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“Mike*, move your boat away from the edge”.

We were standing on the dock at the Inwood Canoe Club not long after low tide. At that point in the cycle there’s maybe a foot of depth there. On a spring tide cycle, the water between the dock and the shore is even more shallow. Dipping a paddle in always nicks mud on those days.

I’d spotted a large barge heading north under the George Washington Bridge. It was a beautiful day, the kind of spring day that starts cool but warms quickly. The barge was red and very pretty against the dull brown walls of the Palisades. There was some beautiful bow wake rolling away from it.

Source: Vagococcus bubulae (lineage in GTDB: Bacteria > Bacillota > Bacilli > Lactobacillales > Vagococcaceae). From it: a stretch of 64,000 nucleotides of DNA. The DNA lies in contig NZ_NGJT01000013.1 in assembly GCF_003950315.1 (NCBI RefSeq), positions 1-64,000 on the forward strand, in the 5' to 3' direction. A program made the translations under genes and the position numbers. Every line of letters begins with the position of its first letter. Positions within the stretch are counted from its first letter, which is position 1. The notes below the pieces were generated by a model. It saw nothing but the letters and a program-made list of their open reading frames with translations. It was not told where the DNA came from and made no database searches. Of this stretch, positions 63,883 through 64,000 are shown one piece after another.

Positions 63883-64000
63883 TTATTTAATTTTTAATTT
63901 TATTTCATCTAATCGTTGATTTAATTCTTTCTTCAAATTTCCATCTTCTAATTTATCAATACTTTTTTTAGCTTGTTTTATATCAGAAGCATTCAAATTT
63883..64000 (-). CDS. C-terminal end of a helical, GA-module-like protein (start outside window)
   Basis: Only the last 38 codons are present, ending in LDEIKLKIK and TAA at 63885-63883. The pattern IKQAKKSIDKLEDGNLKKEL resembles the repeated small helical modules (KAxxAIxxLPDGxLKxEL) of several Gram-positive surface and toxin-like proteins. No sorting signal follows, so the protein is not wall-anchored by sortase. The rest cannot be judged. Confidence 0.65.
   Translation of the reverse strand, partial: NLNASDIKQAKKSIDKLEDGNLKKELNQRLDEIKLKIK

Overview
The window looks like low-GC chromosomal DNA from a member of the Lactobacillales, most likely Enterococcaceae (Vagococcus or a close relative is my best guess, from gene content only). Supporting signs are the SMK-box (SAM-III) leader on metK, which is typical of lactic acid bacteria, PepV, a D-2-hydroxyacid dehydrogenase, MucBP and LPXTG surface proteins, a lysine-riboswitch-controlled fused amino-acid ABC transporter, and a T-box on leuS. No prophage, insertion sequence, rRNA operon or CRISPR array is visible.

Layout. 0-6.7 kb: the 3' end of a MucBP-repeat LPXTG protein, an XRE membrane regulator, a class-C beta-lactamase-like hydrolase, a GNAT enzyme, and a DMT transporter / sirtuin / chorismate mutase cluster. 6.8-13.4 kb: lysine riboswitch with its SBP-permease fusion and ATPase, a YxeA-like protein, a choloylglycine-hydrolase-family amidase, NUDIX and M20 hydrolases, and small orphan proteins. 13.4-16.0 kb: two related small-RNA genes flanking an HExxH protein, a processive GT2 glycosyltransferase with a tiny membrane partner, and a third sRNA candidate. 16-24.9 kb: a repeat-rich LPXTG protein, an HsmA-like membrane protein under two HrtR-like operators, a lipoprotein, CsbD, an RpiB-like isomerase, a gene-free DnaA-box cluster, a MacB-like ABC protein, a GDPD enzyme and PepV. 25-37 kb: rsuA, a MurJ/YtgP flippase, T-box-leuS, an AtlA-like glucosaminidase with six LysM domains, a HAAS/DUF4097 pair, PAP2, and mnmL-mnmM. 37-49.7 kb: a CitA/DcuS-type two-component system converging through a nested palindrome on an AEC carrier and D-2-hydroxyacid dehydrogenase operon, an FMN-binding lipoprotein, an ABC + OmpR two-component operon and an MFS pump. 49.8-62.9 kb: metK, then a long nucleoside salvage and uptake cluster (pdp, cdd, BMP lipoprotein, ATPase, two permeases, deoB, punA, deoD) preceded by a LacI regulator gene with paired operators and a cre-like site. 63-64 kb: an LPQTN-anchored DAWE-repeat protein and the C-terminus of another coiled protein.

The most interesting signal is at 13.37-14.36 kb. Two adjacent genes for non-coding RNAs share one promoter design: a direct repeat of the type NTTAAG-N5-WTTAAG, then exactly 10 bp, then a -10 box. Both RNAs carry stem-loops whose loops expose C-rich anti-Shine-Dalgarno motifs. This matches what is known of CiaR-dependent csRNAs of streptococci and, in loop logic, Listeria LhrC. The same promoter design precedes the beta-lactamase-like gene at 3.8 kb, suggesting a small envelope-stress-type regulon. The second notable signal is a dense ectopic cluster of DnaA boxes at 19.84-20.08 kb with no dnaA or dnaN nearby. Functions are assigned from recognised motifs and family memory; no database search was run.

I knew it would take a few minutes, but that wake would reach us, and when it did, the dock would buck a bit. More than a bit, actually.

He did as I instructed, pulling his boat in about a foot from the dock and putting his paddle into the cockpit. We went up the ramp to the deck and talked with our friends about our outing.

A little less than ten minutes later, we saw the waves rolling in, gentle swells further out, curling and breaking as they hit the shallows. Pretty soon our dock was bobbing up and down like a carnival ride, and water washed up over the edges, wetting it about a foot in.

*Not his real name.

Published in 2014 Backpaddle Inwood Inwood Canoe Club New York


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